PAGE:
American Tourist Kimberly Sue Endicott and Tour Guide Jean Paul Mirenge Reportedly Found Alive in Uganda
Endicott and her Congolese tour guide were returned to a lodge at Queen Elizabeth National Park as part of a negotiated handover in which a ransom was paid.
Kimberly Sue Endicott, the American tourist from Costa Mesa, California, who was kidnapped along with her tour guide on a safari in Uganda were rescued alive, according to local authorities.
“She has been located and rescued unharmed,” Uganda military spokesman Brigadier Richard Karemire told Reuters. Police said on Twitter that the Endicott and her Congolese tour guide “are in good health” and “in the safe hands” of security officials.
Citing a spokesperson for Wild Frontiers Uganda and authorities, ABC News reported that Endicott and her Congolese tour guide were returned to a lodge at Queen Elizabeth National Park. Uganda’s police force said the pair was “rescued” but did not provide specifics. The kidnappers have reportedly escaped.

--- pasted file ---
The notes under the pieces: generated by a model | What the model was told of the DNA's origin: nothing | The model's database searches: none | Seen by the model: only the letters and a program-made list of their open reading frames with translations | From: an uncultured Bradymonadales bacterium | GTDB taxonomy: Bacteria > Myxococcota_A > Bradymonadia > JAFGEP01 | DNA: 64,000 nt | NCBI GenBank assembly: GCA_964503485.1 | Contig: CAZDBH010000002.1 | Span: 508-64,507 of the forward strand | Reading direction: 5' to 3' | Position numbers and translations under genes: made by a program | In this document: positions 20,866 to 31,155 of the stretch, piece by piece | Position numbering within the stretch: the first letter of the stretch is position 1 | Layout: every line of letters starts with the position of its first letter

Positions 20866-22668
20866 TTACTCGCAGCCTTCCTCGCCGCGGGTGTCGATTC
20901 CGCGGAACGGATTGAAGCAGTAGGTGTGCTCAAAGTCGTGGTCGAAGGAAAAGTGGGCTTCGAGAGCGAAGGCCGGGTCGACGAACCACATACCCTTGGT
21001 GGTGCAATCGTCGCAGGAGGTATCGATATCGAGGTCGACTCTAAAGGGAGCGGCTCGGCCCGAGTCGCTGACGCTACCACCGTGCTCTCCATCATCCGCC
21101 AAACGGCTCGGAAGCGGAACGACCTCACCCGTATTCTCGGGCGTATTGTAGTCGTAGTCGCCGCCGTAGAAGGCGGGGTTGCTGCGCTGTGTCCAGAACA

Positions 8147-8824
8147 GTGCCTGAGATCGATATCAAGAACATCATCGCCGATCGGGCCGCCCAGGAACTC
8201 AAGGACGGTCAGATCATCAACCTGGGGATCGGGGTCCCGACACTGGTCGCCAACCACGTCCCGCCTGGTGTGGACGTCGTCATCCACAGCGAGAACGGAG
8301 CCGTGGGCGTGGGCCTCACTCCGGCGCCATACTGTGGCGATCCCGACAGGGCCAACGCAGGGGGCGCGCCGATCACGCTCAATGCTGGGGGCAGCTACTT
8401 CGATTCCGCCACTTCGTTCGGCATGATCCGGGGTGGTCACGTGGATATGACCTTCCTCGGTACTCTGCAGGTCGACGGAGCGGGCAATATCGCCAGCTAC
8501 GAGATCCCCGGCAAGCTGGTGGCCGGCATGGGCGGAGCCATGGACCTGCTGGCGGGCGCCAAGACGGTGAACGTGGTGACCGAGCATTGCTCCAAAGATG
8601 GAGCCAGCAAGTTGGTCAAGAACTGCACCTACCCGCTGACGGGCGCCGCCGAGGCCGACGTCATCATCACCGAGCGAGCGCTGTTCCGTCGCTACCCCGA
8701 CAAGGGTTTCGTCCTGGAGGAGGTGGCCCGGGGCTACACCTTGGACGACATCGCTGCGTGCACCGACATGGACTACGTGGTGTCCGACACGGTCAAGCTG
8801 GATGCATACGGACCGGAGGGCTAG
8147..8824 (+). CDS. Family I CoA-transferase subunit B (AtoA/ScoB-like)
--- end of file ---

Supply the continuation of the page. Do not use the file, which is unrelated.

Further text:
Endicott, who reportedly owns a small skin-care shop and is in her mid-50’s, has been missing since Tuesday when four kidnappers stopped the safari group at gunpoint in Queen Elizabeth National Park. Endicott reportedly has a daughter and a granddaughter.
Her 48-year-old driver, Jean-Paul Mirgene Remezo, was also taken in the kidnapping. Two elderly tourists with the group were left in the safari jeep.
Local police say the kidnappers used Endicott’s mobile phone to demand a $500,000 ransom. Cops believe the motive behind the kidnapping was financial, mainly because the men quickly made their demand for the money using Endicott’s cellphone.
The kidnappers have reportedly been trying to negotiate her release. It was not clear if any money was exchanged and, if so, how much.
Kidnappings of this nature are rare in Uganda, Reuters reports. The most recent high-profile kidnapping occurred in 1999, when eight tourists and four guides were killed in the Bwindi Impenetrable National Park, just south of Queen Elizabeth National Park.